Here is my story of the first twelve years of public education. I attended the following schools:
Klump School grades 1-6
Wesley School-grades 7 and 8
Brenham High School-grades 9-12
I followed that with four more years of higher education:
Texas Lutheran College 2 years
Texas A&M University- 2 years
And then the continuing School of Life
When I started school in 1942 there was no prekindergarten or kindergarten. Everyone began their first year of public education in the first grade. It was the parents responsibility to prep their children for school by teaching them the “a b c’s, 1 2 3’s” and to read some basic sentences. I knew how to count and recite the alphabet but some kids did not. Most of the kids I started school with were of German, Polish or Czech descent. Parents made sure that their kids could speak fluent English when it was time to start school.
Klump School was a one room school at the corner of Boehnemann Road and FM 389 in Washington County, Texas. It was the same school that Mom and Dad attended when they were kids. The Klump family donated the land and the people in the community donated material and labor to build the school. There were many one, two or three room schools located throughout the county just like Klump . Students attended the school which was nearest to where they lived. Those that lived equal distance between two school chose which one they wanted to attend. Residents of the community served by the school elected school trustees who were responsible for hiring the teacher, setting the teacher’s salary, maintaining the school property and other school specific duties. A county school superintendent provided centralized administrative support such as certifying teachers, purchasing books and other materials, payroll for the teachers and maintaining attendance records for all the county schools. The school-house was a 20 x 40 foot wood frame structure with clapboard siding painted white and a hip metal roof. The front of the building had a set of double doors that opened into a short hallway. On either side of the hallway were the cloakroom, boys on the left and girls on the right. At the end of the hallway was the classroom. Each of the three wall had plenty of windows to let in light and fresh air when it got hot but no screens to keep the bugs out. A pot-bellied stove provided the heat when it got cold. Each student was assigned a desk and students grouped by grade with the first grade in the very front. The teacher’s desk was a table in one front corner. There was no electricity or plumbing.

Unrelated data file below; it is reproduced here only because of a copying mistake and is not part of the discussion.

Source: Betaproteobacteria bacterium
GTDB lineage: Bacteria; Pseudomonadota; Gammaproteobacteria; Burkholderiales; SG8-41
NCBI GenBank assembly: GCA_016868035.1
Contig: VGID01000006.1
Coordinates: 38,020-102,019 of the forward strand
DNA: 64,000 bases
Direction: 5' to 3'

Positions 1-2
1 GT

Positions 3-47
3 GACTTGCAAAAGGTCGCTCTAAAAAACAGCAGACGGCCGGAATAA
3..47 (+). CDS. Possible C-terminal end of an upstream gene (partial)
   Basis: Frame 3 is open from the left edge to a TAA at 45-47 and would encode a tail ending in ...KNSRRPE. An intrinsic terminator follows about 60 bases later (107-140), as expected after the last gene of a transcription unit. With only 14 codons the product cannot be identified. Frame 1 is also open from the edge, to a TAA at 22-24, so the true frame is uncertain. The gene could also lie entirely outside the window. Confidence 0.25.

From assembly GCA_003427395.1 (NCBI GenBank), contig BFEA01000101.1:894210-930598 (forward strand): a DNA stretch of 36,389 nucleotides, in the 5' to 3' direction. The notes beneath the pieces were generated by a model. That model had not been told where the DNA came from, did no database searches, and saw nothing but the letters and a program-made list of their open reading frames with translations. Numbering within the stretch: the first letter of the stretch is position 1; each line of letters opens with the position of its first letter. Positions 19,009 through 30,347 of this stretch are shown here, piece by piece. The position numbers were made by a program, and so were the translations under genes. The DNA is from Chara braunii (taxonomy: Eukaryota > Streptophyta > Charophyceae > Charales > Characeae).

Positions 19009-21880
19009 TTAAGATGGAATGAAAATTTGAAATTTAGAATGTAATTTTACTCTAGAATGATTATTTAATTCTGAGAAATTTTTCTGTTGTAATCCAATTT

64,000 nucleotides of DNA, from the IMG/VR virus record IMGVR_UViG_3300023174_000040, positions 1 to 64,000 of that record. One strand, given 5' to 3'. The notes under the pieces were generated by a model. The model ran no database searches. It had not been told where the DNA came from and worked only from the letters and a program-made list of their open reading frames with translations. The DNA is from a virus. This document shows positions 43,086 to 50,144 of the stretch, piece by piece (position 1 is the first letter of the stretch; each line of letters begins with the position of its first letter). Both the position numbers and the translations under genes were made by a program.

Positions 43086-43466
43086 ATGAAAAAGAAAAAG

These were the type of desks we had. They were mounted on runners to keep them in place. The seats folded up and each desktop had a hole in the top right corner for an inkwell. By the time I started school quills were no longer used to write. Ballpoint had not been invented but we did have fountain pens that needed to be filled with ink from a bottle. A shelf beneath the desktop was used to store books and papers.
The pot-bellied stove was made of cast iron. To prevent kids from accidentally getting burned the school models had a wraparound sheet metal skirt with a stamped design. If filled with dry oak wood the cast iron would get red-hot.
Klump, and the other rural school, taught grades 1 through 9. It was rare that each grade would have students, especially in the upper grades. I recall that there were never more than 20 students during any year while I attended Klump.
The teacher divided his/her time between all grades. While one grade was being taught the other grades were taking a test, doing homework, reading, diagramming sentences or whatever else they were instructed to do. Discipline in the classroom was strictly enforced. All teachers had a yard stick or other extension of their arm with which they could reach out and get violators attention and never pause in their teaching. Some grades were combined for certain subjects such as second and third grade reading or fourth and fifth grade math. This was left to the teachers discretion.
All schools were segregated. The African American’s had their own schools located throughout the county. The county school superintendent also provided administrative support to the Black schools, i.e. they got the worn out books, desks, chalk boards, wall maps, etc that the white schools no longer wanted. Hispanic kids were sometimes allowed to attend white schools. Klump and Wesley allowed Hispanic to attend but Brenham High School did not. Most Hispanics attended the Black schools. Texas Lutheran College had no Black or Hispanic students during the years I attended. Texas A&M had no Black, Hispanic or female students. It did not become a coed school until sometime in the 1960’s.